Your idea. No-one elses. The legal argument is something different.

    You are stating “Okay, even if corporations are not people, the Amendment doesn’t EXPLICITLY say “people”, therefore non-people have free speech rights too.”

    I am pointing out that uder your logic, this applies to dogs and cars.

    Yes, it is absurd. THIS IS BECAUSE IT IS SIMPLY YOUR OWN LOGIC REFLECTED BACK AT YOU, and your logic was absurd to begin with.

    Do you get it yet?

    What I get is that you simply cannot read! The First Amendment does not limit the ability of Congress to pass laws on certain rights for people, it limits the authority of Congress to pass laws on certain subjects. Congress has no authority to pass any laws which restrict the freedom of speech, period, regardless of whose speech we’re talking about.

    You really aren’t very smart, are you?

  15. Congress has no authority to pass any laws which restrict the freedom of speech, period, regardless of whose speech we’re talking about.

    Once again, Dana, according to your construction of the Amendment, Dana, is a law preventing dogs from exercising free speech constitutional or not?

    Everyone can see you evade this question. You’re really not very smart, are you?

  16. Typical Leftist Alinskyite tactic, attempt to force the opponent into defending a position the opponent never broached.

    Alinsky heaped praise on Lucifer (that would be SATAN) in support of his rebellious and society-destroying cause. And Alinskyites are all doing the work of their leader, Satan, whether knowingly or no. It is what it is.

  17. Dana, you have permitted yourself to be the victim of the absolutism of your church, having been indoctrinated with it when you were very young. There comes a time later in life when you supposedly become capable to use knowledge and logic to address this indoctrination. Unfortunately, I do not think you have yet reached this point in this case.

    Take the commandment: Thou shall not kill. Some would insist that the translation says: Thou shall not murder. Whichever is true, we do not construct an absolutist interpretation to this commandment, because there can be obvious extenuating circumstances involved in the act of killing/murdering. For example: Self defense. Another example: Passion, like finding someone in bed with your wife. The same analogy holds for the meaning of the First Amendment, that it is understood that speech refers to a person, therefore cannot be extended to a corporation or a union or any other such entity. The point is that although an explicit phrase may not have been written, we can still conclude an interpretation of the meaning as to include that explicit phrase as being implied, according to the cultural context of the actual words as written AND as interpreted later. There indeed is no absolute here, or anywhere.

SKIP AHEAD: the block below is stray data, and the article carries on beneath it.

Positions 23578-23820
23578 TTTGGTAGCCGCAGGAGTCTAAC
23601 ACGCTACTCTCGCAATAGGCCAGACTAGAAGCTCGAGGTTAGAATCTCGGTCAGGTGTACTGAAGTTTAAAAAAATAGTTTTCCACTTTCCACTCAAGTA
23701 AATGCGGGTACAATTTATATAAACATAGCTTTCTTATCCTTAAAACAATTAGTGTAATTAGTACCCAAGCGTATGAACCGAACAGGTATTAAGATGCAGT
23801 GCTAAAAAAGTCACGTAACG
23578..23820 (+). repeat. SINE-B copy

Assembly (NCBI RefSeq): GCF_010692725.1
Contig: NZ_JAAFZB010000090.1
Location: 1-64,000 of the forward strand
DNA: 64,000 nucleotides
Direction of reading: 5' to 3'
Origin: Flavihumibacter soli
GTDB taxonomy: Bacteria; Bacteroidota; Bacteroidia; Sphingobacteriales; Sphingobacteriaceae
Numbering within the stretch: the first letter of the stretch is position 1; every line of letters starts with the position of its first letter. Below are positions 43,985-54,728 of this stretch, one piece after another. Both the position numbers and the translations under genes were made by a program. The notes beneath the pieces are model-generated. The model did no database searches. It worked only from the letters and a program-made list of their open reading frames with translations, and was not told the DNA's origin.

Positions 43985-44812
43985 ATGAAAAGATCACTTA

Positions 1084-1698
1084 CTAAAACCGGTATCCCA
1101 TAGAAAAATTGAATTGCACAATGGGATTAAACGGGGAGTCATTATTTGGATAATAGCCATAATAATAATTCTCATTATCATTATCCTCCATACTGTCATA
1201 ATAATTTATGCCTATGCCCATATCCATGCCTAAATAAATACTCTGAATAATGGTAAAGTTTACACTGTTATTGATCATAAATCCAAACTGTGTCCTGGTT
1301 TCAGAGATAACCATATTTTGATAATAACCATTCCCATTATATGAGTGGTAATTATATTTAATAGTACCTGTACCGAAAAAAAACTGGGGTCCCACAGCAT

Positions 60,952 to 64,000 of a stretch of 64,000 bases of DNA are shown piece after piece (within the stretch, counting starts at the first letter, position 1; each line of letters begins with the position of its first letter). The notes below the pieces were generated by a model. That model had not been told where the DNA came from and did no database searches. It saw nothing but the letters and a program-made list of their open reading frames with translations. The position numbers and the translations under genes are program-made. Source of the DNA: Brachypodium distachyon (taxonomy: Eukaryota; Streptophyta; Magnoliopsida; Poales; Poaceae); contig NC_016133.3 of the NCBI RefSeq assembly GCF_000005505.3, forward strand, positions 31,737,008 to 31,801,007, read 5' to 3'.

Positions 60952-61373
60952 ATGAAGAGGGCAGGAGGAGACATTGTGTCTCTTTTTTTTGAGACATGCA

In an election, each individual person is entitled to cast a vote. A corporation is not so entitled, because a corporation is not an individual person. McCain-Feingold made the same distinction by prohibiting corporations and unions from “electioneering communications” during the last month before election day. Moreover, the practical point is that corporations and unions are in a position where, if they so chose, could literally drown out the voices of individual persons in the climactic last month of campaigning. Thus, assigning personhood to corporations and unions so they fit into the intent of the First Amendment makes no logical sense at all, nor practical sense either.

    Whatever happened to common sense, that for political purposes the SCOTUS decided to stretch the First Amendment into making Corporations and Unions into individual persons? This was a horrible decision!